U.S., British, Israeli, and Arab intelligence services generally agree that the links between Iraq and al-Qa'eda were fairly tenuous. Iraq does support terrorist groups, and Iraq's main intelligence service, the Mukhabbarat, engages in terrorist actions itself. As such it is involved in the terrorist underworld and at times Mukhabbarat agents have made contact with al-Qa'eda operatives. It also seems likely that Iraq and al-Qa'eda have probably exchanged services at various times (like Iraq selling al-Qa'eda forged passports or al-Qa'eda providing Iraq with intelligence). Finally, there are some rumors that over the years members of both groups have tried to explore ways to cooperate against their common foes, including the United States. However, none of the Western agencies have found any evidence of sustained contact or cooperation. Instead, whenever information has been available, it demonstrated that neither side wanted to have too much to do with the other and they mostly went their separate ways. After all, Saddam Hussein is an avowed secularist who has killed far more Muslim clerics than he has American soldiers and this puts him high on Bin Ladin's list of enemies. As a more general point, Paul Pillar the National Intelligence Officer for the Near East and South Asia, and the former Deputy Director of the CIA's Counterterrorism Center has written that "Terrorism is by no means the main U.S. concern regarding Iraq."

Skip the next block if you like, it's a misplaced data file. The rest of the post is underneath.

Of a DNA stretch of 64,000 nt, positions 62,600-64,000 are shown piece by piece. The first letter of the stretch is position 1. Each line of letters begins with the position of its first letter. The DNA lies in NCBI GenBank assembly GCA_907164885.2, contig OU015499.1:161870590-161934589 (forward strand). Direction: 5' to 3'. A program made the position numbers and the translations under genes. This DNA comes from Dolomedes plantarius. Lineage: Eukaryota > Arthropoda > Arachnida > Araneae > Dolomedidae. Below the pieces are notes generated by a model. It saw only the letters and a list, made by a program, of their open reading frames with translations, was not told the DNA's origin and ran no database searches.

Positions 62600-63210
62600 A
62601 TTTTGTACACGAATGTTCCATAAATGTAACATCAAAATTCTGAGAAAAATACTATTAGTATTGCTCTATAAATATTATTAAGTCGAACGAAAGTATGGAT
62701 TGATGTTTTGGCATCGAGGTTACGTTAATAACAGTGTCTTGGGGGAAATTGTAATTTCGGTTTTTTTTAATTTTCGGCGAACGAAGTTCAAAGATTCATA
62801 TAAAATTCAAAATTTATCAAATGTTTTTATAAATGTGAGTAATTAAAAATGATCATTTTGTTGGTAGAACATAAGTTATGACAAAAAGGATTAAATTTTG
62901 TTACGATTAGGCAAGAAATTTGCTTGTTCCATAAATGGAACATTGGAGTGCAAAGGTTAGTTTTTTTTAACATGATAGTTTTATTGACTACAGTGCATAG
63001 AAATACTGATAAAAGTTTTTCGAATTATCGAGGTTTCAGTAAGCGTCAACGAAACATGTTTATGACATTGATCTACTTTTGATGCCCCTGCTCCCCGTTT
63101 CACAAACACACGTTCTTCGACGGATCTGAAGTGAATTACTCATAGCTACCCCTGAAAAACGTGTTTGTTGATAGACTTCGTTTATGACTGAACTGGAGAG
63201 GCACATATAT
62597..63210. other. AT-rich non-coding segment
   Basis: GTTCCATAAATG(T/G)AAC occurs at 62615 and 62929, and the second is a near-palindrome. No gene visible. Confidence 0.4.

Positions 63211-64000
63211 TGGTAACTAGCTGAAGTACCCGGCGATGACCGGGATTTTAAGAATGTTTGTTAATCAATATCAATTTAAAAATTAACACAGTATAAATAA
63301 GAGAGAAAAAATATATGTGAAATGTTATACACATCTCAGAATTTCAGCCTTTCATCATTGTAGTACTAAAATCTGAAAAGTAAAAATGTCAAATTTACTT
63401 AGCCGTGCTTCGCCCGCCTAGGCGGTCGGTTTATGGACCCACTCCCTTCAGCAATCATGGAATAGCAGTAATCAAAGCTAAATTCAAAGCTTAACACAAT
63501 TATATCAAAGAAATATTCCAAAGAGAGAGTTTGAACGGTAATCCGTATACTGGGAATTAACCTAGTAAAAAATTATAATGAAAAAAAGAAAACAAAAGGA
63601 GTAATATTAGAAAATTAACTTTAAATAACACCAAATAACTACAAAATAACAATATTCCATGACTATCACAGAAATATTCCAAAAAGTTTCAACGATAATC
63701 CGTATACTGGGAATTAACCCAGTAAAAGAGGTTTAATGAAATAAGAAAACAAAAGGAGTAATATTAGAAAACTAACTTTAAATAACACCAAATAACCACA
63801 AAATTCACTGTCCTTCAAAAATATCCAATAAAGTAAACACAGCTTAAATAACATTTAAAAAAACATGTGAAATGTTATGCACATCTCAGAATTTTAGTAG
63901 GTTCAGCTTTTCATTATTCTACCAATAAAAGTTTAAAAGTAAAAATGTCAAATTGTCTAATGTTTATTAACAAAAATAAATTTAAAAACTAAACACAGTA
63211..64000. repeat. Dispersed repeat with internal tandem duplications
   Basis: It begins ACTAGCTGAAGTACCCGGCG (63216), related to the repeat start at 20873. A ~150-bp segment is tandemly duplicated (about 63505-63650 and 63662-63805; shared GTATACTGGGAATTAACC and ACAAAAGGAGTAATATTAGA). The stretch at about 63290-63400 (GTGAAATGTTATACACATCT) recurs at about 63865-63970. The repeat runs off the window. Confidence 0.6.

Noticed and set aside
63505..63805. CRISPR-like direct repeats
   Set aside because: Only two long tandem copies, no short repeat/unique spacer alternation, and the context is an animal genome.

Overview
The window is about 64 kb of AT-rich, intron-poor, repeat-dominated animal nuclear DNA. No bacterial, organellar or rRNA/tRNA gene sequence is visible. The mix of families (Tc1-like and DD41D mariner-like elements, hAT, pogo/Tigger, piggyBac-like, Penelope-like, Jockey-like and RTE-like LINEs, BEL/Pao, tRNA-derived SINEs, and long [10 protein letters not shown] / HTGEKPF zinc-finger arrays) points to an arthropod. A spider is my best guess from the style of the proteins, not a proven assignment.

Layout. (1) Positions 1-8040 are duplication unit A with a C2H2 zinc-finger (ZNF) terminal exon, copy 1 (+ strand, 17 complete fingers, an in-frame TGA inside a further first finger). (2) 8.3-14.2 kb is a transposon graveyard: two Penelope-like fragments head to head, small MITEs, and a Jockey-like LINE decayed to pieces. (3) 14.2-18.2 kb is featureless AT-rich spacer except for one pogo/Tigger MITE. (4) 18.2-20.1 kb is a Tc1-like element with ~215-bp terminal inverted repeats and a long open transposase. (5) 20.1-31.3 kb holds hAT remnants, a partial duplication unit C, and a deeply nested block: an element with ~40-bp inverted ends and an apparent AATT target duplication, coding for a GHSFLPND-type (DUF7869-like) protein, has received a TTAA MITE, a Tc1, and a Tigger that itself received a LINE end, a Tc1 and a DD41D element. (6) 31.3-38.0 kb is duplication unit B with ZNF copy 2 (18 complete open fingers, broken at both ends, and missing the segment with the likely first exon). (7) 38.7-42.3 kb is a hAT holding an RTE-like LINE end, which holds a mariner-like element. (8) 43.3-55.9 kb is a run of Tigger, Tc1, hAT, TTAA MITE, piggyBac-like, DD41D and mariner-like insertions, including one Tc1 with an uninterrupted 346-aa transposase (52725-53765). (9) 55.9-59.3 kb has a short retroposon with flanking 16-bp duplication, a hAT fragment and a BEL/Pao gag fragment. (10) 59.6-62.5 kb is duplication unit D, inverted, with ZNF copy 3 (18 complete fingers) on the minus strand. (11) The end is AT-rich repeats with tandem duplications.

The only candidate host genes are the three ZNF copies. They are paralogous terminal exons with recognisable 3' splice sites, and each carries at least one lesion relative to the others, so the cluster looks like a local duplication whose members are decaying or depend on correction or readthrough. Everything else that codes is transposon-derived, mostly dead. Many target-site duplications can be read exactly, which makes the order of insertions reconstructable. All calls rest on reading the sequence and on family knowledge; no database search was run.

Even though it appears doubtful that Iraq was involved in the September 11 attacks, the question of U.S. policy toward Iraq is still very relevant in the post-9/11 world. The tragedy of September 11th was a wake up call to the American people. After the victories of the Cold War and the Gulf War, many Americans felt safe. Threats to U.S. national interests, let alone to American civilians themselves, seemed small and distant. The U.S. public grew complacent about its security. September 11th shattered that sense of complacency. It drove home to many Americans the realization that there are still deadly threats in the world and that there are people who are looking to inflict terrible destruction on the United States. September 11th convinced many Americans that we needed to be more engaged in the world, to actively seek out threats, and destroy them before they could strike at us.